Dog Training: How to Teach Your Dog to Sit

Updated: 3/15/20242-4 minutes

Teaching your dog how to sit is a vital part of his obedience training. It’s a basic command for dogs that forms the foundation for future training. Sit training is easy to teach, and it helps your dog get a positive start on his training activities. Once your dog learns the sit and stay commands, he can better control his impulses and move on to more advanced training.

When can you teach a dog to sit? Dogs of all ages can be taught how to sit and stay. Puppies as young as eight to 16 weeks old can begin simple sit training.

The sit command will come in handy when you are walking your dog and approach a crosswalk or when you are introducing your dog to new people. With more advanced training, sitting can become your dog’s default position, and the way he communicates “Please” for things he really wants.

Below you’ll find six steps from the pros at Purina for the best way to teach your dog to sit. Watch our video to see the tips in action.

How to Train Your Dog to Sit

The sit command is one of the most basic commands for dogs and lays the groundwork for obedience, trick, and agility training. Teaching this command will take repetition and rewards, but most dogs pick it up quickly.  

Before the first lesson, be prepared with lots of your dog’s favorite treats and a clicker. If you don’t have or want to use a clicker for sit training, you can use vocal commands and praise. Just make sure you use it consistently. It’s best to start in a quiet room where there are fewer distractions. 

Step 1: Get your dog’s attention with a treat 

  • Call your dog 
  • Hold the treat next to his nose 
  • Pro tip: 
    • Remove all distractions from the room to ensure your dog is focused on you 

Step 2: Raise the treat over his head 

  • Use the treat as a lure 
  • Raise your hand with the treat over his head, move your hand with the treat over his head, between his ears, and move it to his rear 
  • Pro tip: 
    • He’ll want to follow the treat to his back and will naturally sit 

Step 3: Give the sit command once 

  • Say “Sit” as the dog starts to move back into a sitting position 
  • Pro tips: 
    • If your dog won’t sit, don’t physically push his rear to the floor  
    • Try to give the command only once, as the word will lose its meaning to your dog if it’s repeated over and over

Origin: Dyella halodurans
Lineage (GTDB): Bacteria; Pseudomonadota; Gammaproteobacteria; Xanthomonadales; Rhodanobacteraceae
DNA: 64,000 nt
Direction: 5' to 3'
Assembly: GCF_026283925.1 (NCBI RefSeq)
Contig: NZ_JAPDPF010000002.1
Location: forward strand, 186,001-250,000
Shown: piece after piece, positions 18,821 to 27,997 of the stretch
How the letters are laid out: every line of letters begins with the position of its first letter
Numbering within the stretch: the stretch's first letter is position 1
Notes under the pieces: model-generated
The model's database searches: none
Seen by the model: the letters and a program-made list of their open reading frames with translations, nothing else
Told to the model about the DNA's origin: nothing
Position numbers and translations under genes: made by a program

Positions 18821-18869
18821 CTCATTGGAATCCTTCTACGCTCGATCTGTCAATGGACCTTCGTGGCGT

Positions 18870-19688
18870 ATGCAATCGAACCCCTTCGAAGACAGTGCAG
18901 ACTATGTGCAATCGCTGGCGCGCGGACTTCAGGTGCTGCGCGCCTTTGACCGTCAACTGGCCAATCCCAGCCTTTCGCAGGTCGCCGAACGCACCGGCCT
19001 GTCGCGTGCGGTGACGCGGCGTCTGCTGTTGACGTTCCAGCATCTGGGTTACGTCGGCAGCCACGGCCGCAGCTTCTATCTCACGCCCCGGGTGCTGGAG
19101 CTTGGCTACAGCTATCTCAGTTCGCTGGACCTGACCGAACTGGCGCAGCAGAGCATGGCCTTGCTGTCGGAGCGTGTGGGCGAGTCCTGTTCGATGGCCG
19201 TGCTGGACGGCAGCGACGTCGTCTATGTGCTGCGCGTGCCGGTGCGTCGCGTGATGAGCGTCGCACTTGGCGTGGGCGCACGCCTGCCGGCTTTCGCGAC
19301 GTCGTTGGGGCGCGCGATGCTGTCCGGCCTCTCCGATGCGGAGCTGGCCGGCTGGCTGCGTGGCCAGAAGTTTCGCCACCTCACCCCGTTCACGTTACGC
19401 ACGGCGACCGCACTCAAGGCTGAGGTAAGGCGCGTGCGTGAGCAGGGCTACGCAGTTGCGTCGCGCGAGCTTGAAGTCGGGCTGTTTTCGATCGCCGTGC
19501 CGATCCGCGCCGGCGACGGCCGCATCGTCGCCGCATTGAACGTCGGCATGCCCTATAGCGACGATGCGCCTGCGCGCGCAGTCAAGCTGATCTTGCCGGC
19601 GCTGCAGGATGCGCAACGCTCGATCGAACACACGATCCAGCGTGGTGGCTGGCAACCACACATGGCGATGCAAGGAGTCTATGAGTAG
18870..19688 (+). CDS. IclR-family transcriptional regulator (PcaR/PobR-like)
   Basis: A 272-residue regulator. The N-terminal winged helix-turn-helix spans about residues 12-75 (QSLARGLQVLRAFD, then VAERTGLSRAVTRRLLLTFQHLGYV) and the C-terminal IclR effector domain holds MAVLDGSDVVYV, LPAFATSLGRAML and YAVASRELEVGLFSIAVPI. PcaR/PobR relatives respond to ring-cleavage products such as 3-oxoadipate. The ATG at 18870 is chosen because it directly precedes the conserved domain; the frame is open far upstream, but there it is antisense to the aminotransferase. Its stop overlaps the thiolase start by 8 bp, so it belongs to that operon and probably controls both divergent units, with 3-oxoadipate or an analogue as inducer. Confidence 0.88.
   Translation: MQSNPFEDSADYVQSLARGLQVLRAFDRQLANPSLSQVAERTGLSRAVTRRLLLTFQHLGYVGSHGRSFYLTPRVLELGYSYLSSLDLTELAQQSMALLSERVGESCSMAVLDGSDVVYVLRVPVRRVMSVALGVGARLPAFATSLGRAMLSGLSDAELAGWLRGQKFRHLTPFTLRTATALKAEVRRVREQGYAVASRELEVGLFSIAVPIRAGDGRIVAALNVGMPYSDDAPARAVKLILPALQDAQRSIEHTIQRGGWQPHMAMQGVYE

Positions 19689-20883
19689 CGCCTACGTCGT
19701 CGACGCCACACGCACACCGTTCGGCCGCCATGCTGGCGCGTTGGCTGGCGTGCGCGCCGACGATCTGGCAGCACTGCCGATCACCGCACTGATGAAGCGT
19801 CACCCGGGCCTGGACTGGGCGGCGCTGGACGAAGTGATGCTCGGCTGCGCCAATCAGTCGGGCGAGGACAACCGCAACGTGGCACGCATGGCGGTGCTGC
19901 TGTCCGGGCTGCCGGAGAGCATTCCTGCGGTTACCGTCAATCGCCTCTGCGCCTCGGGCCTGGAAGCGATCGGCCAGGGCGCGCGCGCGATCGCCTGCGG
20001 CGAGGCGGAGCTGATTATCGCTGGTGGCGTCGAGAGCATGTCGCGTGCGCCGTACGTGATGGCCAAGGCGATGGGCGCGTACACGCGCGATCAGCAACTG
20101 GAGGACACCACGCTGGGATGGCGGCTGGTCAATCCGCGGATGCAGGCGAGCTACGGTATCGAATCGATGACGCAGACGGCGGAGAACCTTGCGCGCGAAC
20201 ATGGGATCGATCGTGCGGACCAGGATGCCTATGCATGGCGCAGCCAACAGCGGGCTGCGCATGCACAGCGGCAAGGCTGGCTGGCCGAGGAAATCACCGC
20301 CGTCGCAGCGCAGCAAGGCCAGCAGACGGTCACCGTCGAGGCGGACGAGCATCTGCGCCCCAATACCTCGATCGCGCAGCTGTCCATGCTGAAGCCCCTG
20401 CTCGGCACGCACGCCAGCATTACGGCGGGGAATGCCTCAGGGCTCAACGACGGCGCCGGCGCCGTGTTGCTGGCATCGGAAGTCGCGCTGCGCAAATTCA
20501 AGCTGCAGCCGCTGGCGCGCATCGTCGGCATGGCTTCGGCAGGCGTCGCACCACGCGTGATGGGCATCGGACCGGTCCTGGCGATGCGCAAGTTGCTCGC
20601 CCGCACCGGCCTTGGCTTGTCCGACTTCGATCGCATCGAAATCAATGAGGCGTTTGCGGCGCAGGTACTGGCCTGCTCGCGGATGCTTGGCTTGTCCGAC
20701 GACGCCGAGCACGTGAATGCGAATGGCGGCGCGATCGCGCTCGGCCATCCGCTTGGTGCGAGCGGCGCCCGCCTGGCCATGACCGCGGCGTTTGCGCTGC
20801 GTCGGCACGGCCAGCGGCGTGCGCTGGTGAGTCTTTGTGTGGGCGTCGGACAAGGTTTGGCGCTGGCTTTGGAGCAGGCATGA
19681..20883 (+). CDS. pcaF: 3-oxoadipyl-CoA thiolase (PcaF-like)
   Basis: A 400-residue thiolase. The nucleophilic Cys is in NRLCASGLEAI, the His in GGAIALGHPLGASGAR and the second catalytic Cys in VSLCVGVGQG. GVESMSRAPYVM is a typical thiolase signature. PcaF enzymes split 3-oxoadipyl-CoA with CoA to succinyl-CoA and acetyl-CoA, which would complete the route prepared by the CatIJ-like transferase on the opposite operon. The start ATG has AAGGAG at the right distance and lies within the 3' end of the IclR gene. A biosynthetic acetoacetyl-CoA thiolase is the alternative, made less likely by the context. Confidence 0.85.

Step 4: Click or say “Yes” when he sits 

  • Click or say “Yes” or “Good job” when his rear hits the ground 
  • This signals to your dog that what he just did was what you wanted 
  • Follow up with reward and praise 
  • Pro tips: 

Step 5: Reward with a treat 

  • Immediately after you click/give a verbal signal that he did what you wanted, give him praise and a treat 
  • Pro tips: 
    • Make sitting your dog’s default position 
    • When he walks over to you and sits, give him a reward  
    • If he sits while you’re filling the feed bowl, reward that behavior 
    • You may have to ask your dog to sit in those situations, and with enough repetitions, he will sit without you having to ask

Step 6: Keep practicing 

  • Give him lots of praise when he follows the verbal command  
  • To get your dog to stand again, walk away or throw a treat in the opposite direction 
  • Then repeat the lesson 
  • Pro tips: 
    • Eventually fade the treat lure and reward your dog with praise most of the time, but you can still use treats occasionally 
    • Try using an empty hand to lure your dog 
    • As he gets the hang of that, make the hand gesture more subtle until you only need to raise your hand by your side 
    • To ensure the verbal command is strong, say it before moving your hand 
    • If your dog obeys before you start moving your hand, you can fade the hand signal and reserve it for noisy, highly distracting locations 

If your dog is not getting the hang of it or you’re getting frustrated, pause the training for a bit and come back to it later. Training should be fun and an opportunity for you to bond with your dog.

Remember, it takes patience and commitment to teach a new command. But once you’ve trained your dog to sit, you can start teaching him advanced commands for tricks and obedience training.

For more expert tips on training your dog, explore our dog training page.  

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